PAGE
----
Daryl Guignion

Daryl Guignion feels a strong connectivity with the natural world for a very good reason. He grew up in a wilderness area, in what is now Quebec’s Forillon National Park, in a home with no running water, no electricity and no indoor plumbing. His family was quite poor. So he spent most of his childhood in the forest, near rivers or beaches. With 40 years teaching at the University of PEI and involvement in countless organizations such as the Canadian Wildlife Federation and the Island Nature Trust (he is a founding member), Daryl has spent his entire adult life teaching youth about the environment and trying his best to protect what remains of ‘wilderness’ areas on PEI. 

The Morell River – I have walked or paddled rivers from one end of the Island to the other.  I continue to try and improve wildlife species diversity on our densely settled island with a particular interest in Atlantic salmon. Eastern PEI, and the Morell River in particular, is an especially wonderful place to spend time in nature because of the relatively undisturbed environment. The Morell is the most popular salmon fishing river in the province. It has a long history of salmon stocking, but it also retains a self-supporting population which is supplemented with fish from the Abegweit Biodiversity Enhancement Hatchery. Atlantic salmon (Plamu in Mik’maq) are an important part of our First Nations culture and history.

The Morell is also one of the Island’s most popular fishing destinations for brook trout, particularly sea trout. But it is also simply a gentle river, ideal for family canoeing excursions in a wilderness setting. I was a founding member of the Morell River Land Use Steering Committee that formed in the early 1970s. When a pristine section of river was slated for cottage development, a small group of concerned citizens decided to lobby government for a protected green belt. Because of the support of the majority of landowners along the river, and a strong provincial Environment Minister at the time (the late Gilbert Clements), the Conservation Zone was enacted and has served as a model for other watershed organizations on PEI. A band of 60 metres on either side of the river is protected from development of any kind – tree cutting, trail development, housing development, etc. It remains the only such protected greenbelt on the Island. In a densely populated province like PEI, finding wilderness can be difficult.  But when you drift down the Morell River in a canoe, you feel like you are truly in a wilderness. I have watched a bald eagle fail in its attempt to pick up a large salmon on its fall spawning run in the Morell River. I have been fishing by myself in an isolated section of river and been serenaded by a pack of coyotes who seemed to be uncomfortably close. On another fishing excursion, I have been followed by a barred owl moving from tree to tree, curious about what I was doing. Every day is different on the Morell.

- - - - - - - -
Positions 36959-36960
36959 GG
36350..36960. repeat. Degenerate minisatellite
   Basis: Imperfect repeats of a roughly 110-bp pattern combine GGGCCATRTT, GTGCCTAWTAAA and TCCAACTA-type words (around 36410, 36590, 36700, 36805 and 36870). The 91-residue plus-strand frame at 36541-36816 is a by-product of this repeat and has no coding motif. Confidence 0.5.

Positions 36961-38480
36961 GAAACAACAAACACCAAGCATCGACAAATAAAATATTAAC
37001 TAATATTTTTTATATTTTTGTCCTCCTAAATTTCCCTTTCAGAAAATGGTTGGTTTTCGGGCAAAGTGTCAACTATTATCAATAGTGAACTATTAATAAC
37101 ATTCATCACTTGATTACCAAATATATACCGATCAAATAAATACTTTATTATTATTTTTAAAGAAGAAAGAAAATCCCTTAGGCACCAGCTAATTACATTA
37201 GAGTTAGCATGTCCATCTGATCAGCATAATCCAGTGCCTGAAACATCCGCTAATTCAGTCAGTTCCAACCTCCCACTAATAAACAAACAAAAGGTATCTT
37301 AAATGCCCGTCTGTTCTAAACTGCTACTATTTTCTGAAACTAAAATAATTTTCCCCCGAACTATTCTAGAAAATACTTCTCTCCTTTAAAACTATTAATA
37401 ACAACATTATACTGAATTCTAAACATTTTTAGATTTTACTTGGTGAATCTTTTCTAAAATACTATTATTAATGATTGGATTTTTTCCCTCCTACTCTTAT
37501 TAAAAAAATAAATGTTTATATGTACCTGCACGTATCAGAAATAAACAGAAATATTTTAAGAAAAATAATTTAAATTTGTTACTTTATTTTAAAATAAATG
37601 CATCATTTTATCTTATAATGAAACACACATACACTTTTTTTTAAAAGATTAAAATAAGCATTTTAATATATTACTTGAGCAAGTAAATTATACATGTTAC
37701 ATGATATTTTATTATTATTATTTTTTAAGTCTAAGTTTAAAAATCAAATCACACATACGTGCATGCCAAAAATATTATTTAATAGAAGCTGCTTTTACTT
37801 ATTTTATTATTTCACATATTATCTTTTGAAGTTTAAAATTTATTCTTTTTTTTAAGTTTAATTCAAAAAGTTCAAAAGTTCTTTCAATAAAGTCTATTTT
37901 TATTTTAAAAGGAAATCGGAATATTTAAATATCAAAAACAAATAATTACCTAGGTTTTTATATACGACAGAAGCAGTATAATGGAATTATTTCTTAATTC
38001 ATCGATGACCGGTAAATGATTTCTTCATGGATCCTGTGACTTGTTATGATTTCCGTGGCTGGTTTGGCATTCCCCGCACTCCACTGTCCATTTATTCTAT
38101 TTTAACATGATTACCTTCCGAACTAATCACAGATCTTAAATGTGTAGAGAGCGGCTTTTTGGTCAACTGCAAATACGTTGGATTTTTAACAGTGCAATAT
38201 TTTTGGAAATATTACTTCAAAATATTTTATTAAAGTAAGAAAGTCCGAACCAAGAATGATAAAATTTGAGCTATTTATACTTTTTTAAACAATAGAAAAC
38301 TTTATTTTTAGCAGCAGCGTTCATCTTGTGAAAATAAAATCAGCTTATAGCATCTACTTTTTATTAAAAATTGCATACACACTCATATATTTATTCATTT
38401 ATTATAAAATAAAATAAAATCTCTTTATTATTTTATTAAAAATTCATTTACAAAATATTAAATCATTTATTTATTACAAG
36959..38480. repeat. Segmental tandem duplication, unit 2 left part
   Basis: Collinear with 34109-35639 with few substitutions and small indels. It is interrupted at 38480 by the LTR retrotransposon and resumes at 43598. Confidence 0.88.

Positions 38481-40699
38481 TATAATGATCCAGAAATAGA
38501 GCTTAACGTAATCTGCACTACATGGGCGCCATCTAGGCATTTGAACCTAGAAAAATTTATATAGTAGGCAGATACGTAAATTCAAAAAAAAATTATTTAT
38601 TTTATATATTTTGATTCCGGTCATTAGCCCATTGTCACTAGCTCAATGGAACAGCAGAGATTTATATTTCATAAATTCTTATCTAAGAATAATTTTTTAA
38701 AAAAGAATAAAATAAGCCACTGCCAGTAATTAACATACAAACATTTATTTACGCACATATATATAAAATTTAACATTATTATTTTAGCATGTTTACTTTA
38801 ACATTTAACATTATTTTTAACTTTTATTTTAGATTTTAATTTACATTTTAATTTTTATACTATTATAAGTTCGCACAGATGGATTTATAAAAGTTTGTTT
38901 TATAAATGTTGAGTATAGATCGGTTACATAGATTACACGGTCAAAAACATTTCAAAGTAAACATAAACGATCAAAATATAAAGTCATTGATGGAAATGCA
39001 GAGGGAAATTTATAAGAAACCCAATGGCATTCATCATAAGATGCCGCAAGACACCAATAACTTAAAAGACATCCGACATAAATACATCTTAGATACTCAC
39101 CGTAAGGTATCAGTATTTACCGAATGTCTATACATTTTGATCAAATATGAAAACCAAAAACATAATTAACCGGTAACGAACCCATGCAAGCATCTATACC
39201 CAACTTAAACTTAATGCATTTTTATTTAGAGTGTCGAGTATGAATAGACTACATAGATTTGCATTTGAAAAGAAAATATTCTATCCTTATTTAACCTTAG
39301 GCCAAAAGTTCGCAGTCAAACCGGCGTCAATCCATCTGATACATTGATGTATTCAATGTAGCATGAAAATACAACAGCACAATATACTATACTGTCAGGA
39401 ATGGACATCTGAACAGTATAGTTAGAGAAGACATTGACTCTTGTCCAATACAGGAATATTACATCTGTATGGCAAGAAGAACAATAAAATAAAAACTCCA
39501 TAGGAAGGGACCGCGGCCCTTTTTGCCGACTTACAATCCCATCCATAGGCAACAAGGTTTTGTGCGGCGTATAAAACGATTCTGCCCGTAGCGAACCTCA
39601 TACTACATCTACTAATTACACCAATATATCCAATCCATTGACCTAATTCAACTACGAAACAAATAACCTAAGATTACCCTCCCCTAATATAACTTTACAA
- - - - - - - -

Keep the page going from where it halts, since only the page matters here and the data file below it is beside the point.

Greenwich – In the early 1970s, one of many projects I was involved with at U.P.E.I. was an assessment of significant natural areas on PEI, including forests, wetlands and sand dune ecosystems.  It soon became evident that the Greenwich sand dune ecosystem - with its unusual mobile dunes, the evidence of failed attempts to control the inland sand movement, the high density of bird and mammal species using the dune ecosystem throughout the year and the diversity of forest, pond, wetland and beaches interspersed throughout – ranked at the top of the list.  Sand dune ecosystems are known for the diversity of plants and animals which call them home, as well as their function of protecting the coastline from storms.  As the thousands of tourists and residents who visit the site each year can attest, the beach at Greenwich is second to none. The efforts to protect the Greenwich sand dunes from development involved many individuals and organizations, and the outcome is something that I am deeply proud of.  With the inclusion of this beautiful and unique ecosystem into the National Park system, Islanders and visitors are assured that they will continue to be able to enjoy this spectacular part of PEI.

Pisquid Pond – Early in my research days on PEI, I accepted the challenge of assessing waterfowl populations on a variety of wetlands.  It didn’t take me long to see how special Pisquid Pond is.  This 100 acre wetland located near the headwaters on the Morell River has an excellent mixture of woodland, marsh vegetation and water.  Lady slippers and mayflowers can be found in the woodland areas each spring.  The pond itself is covered with wild rice which is harvested by the owners of the pond.  This makes the pond an extremely attractive site for a variety of wildlife, both resident and migratory species.  Parking my canoe in the cattails well before dawn, I got to hear the sound of the pond come alive.  The sound of so many birds calling from the woodland and marsh was truly amazing.  Perched in a tree blind about one meter from a chickadee nest, I got a true appreciation of the diversity of wildlife around me.  This was the first place I had seen floating pied-billed grebe nests.  Another outstanding feature of Pisquid Pond is its large, extraordinarily deep springs.  In our helicopter survey of the pond, I saw huge brook trout disappearing into the depth of large springs as we flew over.  When the canoe leaves the shallow, rice covered water and drifts over these dark, seeming bottomless spring holes, you instinctively hold your paddle a little tighter.  

  • Type: Eco-Itineraries
  • Contact: Daryl Guignion

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